Skip to Content

Besides cases of missing cats and dime store fortunes, there hasn’t been much for the ABAP Detective to write home about.  In periods of economic retrenchment, it’s often the mundane stories that prevail.  However, I’ve been following a few leads that  might be of interest.  

 

With virtualization comes great fuzziness.  Or something like that.  All I know is that the “good old days” of waiting for the 8:03 streetcar to take you to your job, I mean for the batch scheduler to run your job, are over.  It’s now Zip Cars and event management and all kinds of new-fangled technology.  But what hasn’t changed is that bad hardware gets noticed.  Sorry, not “bad hardware”.  I mean “socially maladjusted leased equipment resources.”

 

As more and more systems are running together in the same virtual environments, it’s been getting harder and harder to tail suspects.  I’ve been rolling out new tools, employing old techniques in new ways, and trying to stay ahead of the yahoos.  It isn’t easy.  One way I try to find the dirty jobs is to prowl the network back streets with a simple ping sweep.  It isn’t elegant, it has got nothing to do with Solution Manager, and high-falutin’ aficionados look down their nose at it, but for me, a well-oiled set of ping times beats any number of fancy tools for revealing patterns.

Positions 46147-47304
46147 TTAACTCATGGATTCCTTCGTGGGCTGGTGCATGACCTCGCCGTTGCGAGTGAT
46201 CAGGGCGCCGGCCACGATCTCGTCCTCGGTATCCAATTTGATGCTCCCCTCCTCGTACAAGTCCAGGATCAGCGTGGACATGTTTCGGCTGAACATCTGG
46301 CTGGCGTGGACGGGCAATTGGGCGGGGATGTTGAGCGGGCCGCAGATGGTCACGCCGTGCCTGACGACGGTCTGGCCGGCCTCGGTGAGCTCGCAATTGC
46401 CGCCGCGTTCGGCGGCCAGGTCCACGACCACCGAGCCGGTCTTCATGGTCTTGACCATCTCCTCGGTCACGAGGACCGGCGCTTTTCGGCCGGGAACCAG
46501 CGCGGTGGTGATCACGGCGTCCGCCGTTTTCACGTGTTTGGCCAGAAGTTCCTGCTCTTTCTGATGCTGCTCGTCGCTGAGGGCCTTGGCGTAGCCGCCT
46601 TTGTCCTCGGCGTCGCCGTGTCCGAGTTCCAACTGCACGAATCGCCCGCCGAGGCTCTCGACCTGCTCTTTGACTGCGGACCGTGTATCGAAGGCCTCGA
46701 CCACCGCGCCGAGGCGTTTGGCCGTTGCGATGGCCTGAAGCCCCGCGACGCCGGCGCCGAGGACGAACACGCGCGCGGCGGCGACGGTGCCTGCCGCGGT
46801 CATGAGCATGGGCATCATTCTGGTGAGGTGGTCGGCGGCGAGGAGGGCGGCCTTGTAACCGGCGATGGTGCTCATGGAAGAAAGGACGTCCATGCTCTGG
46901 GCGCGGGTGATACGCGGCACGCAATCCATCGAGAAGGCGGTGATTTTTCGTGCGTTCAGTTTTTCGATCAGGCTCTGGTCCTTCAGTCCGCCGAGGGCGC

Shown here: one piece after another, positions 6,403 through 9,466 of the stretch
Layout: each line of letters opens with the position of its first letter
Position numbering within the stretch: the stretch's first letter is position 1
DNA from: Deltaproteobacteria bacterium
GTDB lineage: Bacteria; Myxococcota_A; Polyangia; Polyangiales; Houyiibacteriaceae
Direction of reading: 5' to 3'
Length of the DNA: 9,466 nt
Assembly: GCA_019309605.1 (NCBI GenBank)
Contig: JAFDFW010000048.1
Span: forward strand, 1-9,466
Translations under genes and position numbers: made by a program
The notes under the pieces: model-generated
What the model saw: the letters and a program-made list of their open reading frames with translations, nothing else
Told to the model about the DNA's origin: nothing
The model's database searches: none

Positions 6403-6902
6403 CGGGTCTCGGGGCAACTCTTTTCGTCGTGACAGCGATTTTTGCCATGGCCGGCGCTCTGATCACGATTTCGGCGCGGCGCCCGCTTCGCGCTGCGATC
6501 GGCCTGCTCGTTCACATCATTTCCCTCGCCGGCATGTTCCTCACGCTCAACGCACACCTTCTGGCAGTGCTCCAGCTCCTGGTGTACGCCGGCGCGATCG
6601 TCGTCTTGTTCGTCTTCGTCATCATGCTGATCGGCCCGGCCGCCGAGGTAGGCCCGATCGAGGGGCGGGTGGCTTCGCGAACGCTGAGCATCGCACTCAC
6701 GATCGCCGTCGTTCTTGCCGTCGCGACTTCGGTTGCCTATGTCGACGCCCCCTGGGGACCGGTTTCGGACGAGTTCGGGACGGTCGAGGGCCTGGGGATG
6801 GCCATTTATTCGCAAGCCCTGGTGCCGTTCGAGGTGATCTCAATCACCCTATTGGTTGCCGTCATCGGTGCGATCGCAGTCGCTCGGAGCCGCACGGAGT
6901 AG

The first indication was in late May or early June.  Funny stuff in the network layers.  Lots of possible suspects, from bad configuration, to incorrect high availability designs, to overcrowding somewhere.  We looked and looked, and though a few “oops” were corrected, intermittent slowdowns continued.  And if it’s anything a trained ABAP detective hates to hear, it’s not just “the system is slow”, it’s “the system is slow, sometimes, but I’m not sure when.”

 

Ping time

image

 

The first chart above shows ping times in early June.  What I began to notice was not the usual messy chart where users got very busy moving data during work hours, tying up the phone lines (with generally legitimate  work), but spikes at regular intervals.  And bad spikes too, the kind that leave you dizzy with their height.  Pointy spikes, with that possible random timing which baffles the normal detective.  Not that I’m a normal detective of course.

 

 

Ping time

image

Now we’re looking at July.  As I reviewed the evidence, adding more tails and searches, and talking out possible theories with cohorts, I began to realize much of the noise happened when most folks are sleeping.  Again, the opposite of normal business traffic.  Very suspicious.  One theory, still not disproven, is that there are large file transfers happening.  But who’d be smuggling such large shipments and not be known to someone, somewhere?  With a maximum ping time approaching one second, I began to get more and more aware that this problem was spreading, and I still didn’t have a case to take to the grand jury.

 

Ping time

image